So, since I wanna bring this back to pop culture, what makes the contemporary fiction apocalyptic? I discussed some tropes above, but what more is there to it? How bad was this end of the world? Yoinking from Mad Max once more, the trilogy gives us a chronology of the apocalypse, from the early days to years after the absolute end of the old world occurred. To sample from ever beloved TVTropes, the first film probably falls on Class 0 (or societal disruption) as urban infrastructure begins to collapse and law falls with it. As resources for fuel and power become unstable, everyone starts to go a little mad! Of course, in the sequel, law and society have completely decayed! War (or rather, the early days of nuclear war) has claimed countless lives, leveled cities, and pushed people into the outback wastelands. However, countless raiders hungry for remaining resources are desperate too or “Class 1” as the site says. By Thunderdome, the old world is class 2 deader than dead and the bombs from 15 years ago helped to make that a fact of life. As for Fury Road? I’m still not sure, but I guess it takes place not too long after Thunderdome. At the very least, the villain has some pseudo-civilization set up, even its a dictatorship where he and his cohorts hog most of the resources he found.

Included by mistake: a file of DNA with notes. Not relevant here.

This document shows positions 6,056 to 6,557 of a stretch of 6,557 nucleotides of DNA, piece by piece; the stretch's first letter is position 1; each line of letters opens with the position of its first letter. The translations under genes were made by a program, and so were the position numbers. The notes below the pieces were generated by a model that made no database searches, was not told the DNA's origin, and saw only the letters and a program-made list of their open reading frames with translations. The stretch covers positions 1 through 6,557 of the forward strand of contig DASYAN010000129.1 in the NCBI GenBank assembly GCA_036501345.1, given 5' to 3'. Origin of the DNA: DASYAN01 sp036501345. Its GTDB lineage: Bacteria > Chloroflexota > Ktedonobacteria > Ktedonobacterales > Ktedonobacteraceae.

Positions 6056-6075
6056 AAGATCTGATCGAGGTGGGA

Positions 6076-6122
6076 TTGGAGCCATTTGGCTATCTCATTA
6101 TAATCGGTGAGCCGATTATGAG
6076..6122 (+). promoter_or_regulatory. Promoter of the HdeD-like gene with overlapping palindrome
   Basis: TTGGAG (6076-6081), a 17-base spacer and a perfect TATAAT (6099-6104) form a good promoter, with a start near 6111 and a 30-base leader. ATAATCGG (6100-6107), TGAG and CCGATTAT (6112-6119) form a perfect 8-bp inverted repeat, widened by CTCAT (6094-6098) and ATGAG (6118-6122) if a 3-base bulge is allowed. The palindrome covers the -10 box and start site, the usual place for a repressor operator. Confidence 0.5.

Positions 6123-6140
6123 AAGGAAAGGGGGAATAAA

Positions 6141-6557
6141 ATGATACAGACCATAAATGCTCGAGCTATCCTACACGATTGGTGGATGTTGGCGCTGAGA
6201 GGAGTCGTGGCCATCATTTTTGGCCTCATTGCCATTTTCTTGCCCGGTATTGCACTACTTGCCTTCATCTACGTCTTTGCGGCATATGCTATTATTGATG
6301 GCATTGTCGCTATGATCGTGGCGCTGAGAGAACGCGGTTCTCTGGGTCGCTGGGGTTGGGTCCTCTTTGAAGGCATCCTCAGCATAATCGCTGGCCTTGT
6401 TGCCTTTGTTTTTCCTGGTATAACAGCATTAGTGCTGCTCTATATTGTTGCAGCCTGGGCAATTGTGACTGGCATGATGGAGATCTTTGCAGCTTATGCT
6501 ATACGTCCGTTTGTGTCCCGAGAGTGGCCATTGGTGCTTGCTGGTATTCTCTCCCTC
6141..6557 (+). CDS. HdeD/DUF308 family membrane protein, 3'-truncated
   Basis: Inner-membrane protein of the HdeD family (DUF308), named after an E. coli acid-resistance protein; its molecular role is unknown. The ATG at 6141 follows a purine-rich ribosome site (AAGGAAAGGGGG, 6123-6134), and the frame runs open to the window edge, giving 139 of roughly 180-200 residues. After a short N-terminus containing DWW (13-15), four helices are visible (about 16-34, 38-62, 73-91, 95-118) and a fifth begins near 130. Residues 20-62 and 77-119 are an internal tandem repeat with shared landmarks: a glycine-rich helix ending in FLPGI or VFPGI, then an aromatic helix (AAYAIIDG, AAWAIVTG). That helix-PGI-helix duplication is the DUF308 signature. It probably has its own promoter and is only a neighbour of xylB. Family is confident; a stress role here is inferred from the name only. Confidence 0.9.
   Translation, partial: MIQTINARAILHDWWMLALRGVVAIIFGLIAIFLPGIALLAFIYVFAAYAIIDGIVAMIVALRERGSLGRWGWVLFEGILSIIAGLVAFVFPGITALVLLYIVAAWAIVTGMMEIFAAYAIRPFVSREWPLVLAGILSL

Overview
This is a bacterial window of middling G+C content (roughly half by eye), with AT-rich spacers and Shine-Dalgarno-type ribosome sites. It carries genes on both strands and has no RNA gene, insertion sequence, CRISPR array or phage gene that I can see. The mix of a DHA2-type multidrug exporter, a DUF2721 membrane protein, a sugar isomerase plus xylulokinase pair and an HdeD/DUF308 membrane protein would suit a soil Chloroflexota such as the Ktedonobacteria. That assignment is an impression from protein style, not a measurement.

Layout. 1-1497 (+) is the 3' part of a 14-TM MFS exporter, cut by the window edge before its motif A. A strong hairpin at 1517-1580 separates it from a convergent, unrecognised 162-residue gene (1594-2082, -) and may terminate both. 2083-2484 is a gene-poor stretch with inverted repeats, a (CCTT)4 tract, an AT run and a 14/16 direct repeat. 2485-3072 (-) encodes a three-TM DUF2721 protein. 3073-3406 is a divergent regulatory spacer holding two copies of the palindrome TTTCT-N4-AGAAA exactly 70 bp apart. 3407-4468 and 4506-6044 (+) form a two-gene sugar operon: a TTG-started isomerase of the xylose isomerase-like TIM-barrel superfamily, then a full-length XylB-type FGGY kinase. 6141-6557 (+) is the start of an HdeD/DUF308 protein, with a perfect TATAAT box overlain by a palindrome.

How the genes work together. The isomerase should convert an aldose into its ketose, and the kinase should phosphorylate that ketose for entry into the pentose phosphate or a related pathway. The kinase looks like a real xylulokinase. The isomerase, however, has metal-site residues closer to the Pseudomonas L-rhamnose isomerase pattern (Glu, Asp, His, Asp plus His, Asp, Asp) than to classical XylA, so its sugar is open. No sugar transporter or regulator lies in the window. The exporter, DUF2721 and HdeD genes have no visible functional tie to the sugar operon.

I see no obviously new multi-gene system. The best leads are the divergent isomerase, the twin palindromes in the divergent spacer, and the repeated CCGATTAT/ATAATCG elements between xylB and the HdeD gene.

Now, like all science fiction, there is usually some sort of statement either being made about the science that’s being explored or something about our world itself. By all means, the world of the apocalypse is no exception. Jumping back to Lovecraft, his apocalyptic visions count, even if they’re “pre-apocalyptic fiction” on most accounts (save for a few, which are debatably even post-apocalyptic depending on your view.) A lot of his stories made statements unsurprisingly about him. Diving too deep into a culture you don’t understand could drive you crazy, at least so said HPL. While that’s obviously a load of bunk, the man had a massive load of personal issues that he hadn’t begun to completely fix by the time of his death. More on topic, The War of the Worlds is a great example of early sci-fi using doomsday as a means to make commentary. The revelation of alien invaders stems from an allegory of both British imperialism and struggles between species.